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PDM Training: Do More!

In a quest to avoid repeating myself, I want to address pilot training. I want to explain why we need to shift focus on how we train and, what we teach, and why we need to shift paradigms.


January 15, 2013
By Walter Heneghan

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In a quest to avoid repeating myself, I want to address pilot training. I want to explain why we need to shift focus on how we train and, what we teach, and why we need to shift paradigms.

Most operators use the shoulder season to fix their aircraft after a busy flying season and to tweak their training regimes to prepare for the next year of flying. Earlier this year, I wrote about what is causing accidents, and controlled flight into terrain (CFIT) is a big one. In November 2012, the Transportation Safety Board (TSB) released its findings into a fatal accident at Drayton Valley in October 2011. According to the TSB Report (A11W0152), “. . . a search of the TSB database for the period of January 1992 through May 2011 revealed 24 occurrences involving VFR helicopter flight that resulted in collision with terrain in instrument meteorological conditions. These occurrences resulted in 32 fatalities.”

Furthermore, in this report, the TSB reiterated a comment from a 2000 accident report. “The Board concluded that, without a systemic approach to improving Pilot Decision Making (PDM) training, accidents resulting from ineffective decisions in complex situations would continue to affect commercial operations.”

Twelve years later, the toll continues to rise. It is not just the regulator who bears responsibility for this shortfall in training. All commercial operators who train to the bare, regulatory minimum share the burden. And quite frankly, maybe it’s time for pilots to insist on better training, more training days and more professional development.

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I am not just talking about in aircraft or simulator training. I am talking about honest to goodness PDM training coupled with comprehensive Crew Resource Management (CRM) and Threat and Error Management training. I am talking about the squishy skills. From my own analysis of accident data, we know that decision and CRM errors account for some 40 per cent of significant accidents. We have been completing CRM training since the Dryden Air Ontario disaster yet we are still having too many CRM/PDM related accidents.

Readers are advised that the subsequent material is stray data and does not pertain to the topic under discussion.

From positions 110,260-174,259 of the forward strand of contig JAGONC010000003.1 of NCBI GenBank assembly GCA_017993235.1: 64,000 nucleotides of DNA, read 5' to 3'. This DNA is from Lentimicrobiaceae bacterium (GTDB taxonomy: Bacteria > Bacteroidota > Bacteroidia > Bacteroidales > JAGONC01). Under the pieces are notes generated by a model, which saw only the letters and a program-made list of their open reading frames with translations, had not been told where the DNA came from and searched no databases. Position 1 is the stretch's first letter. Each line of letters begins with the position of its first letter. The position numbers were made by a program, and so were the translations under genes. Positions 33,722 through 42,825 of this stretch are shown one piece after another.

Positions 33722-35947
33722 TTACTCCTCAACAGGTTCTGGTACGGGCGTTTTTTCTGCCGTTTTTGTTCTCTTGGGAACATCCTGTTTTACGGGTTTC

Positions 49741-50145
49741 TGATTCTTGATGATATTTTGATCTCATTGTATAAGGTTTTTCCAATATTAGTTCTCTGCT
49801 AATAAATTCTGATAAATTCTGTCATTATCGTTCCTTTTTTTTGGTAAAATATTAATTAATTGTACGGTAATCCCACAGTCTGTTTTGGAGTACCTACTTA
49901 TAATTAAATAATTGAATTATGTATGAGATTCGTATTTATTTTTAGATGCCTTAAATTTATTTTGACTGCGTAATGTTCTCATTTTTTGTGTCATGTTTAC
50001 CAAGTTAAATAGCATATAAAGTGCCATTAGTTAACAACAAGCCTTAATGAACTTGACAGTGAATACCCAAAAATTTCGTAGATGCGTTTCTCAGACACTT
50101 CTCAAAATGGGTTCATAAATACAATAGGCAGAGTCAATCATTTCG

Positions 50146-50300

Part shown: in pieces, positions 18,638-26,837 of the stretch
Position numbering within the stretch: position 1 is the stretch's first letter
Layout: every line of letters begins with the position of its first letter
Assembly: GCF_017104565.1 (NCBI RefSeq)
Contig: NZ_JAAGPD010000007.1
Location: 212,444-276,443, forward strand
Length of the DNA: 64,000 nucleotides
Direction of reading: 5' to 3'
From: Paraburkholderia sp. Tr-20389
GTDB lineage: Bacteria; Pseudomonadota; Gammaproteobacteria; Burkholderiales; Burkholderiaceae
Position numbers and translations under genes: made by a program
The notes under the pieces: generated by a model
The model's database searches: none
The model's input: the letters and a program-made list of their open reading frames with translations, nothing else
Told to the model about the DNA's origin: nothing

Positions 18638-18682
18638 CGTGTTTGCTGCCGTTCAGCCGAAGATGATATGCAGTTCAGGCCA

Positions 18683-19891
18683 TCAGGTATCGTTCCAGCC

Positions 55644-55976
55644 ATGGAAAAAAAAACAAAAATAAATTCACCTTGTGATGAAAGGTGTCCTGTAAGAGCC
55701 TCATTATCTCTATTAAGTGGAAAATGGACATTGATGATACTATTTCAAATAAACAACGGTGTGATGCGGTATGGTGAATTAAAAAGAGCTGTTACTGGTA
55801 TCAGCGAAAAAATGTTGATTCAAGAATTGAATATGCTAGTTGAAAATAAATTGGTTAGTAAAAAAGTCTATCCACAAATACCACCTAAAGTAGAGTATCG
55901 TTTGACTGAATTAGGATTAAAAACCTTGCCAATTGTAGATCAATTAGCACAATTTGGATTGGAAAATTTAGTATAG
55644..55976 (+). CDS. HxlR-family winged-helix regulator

Even Wendy Tadros, TSB chair in her speech at the Helicopter Association of Canada’s fall convention, was beating the drum about changing the way we do things. Said Tadros: “Because when you get right down to it, all accidents are ultimately organizational. And the reason is because it’s the decision makers of an organization – the supervisors, managers, presidents, owners – who set the goals and communicate the priorities for everyone else. These senior members of an organization have to be aware of risks.”

So what can we do about it as managers and pilots? Well, for starters, take personal responsibility. Read. Upgrade your skills. Take personal training. And as pilots, advocate within your own companies for more comprehensive support. As managers, it’s time to take a hard look at your operations manuals. Do you really need half mile vis Ops Specs? Do your customers understand how low that is? Take a leadership position and stand up for higher limits. The bulk of our industry is made up of single pilot, single-engine operations. What is happening in training for single-pilot CRM? How comprehensive is it? Does this training encompass customer input?

A case in point. I recently was invited to attend a course provided by Advanced Crew Solutions titled Helicopter Awareness Training. Its target audience is our client base – forestry workers, linemen, anybody really who flies as a passenger in our aircraft. The day-long course addresses the helicopter industry, regulations, pilot and passenger duties and responsibilities – the full range of concerns that passengers may have. But more importantly, it provides a level of awareness and skill to our client base to make them more aware and maybe to facilitate their intervention in the decision-making process so that they stay safe.

Companies that provide this type of training to our client base are speaking loud and clear that the more knowledge their employees have, the safer we all will be.

So, let’s not wait for Transport Canada to dictate or for the Transportation Safety Board to investigate or for our clients to mandate. Let’s as an industry step up to the plate and improve, by quantifiable measures, the quality and frequency of the decision-making training we provide our pilots so that we can take meaningful steps in reducing the fatal accident rate in our industry.


Walter Heneghan is the VP of Safety and Quality at Canadian Helicopters. A passionate advocate for aviation safety and sound risk management, the veteran pilot presents his regular column for Helicopters magazine.


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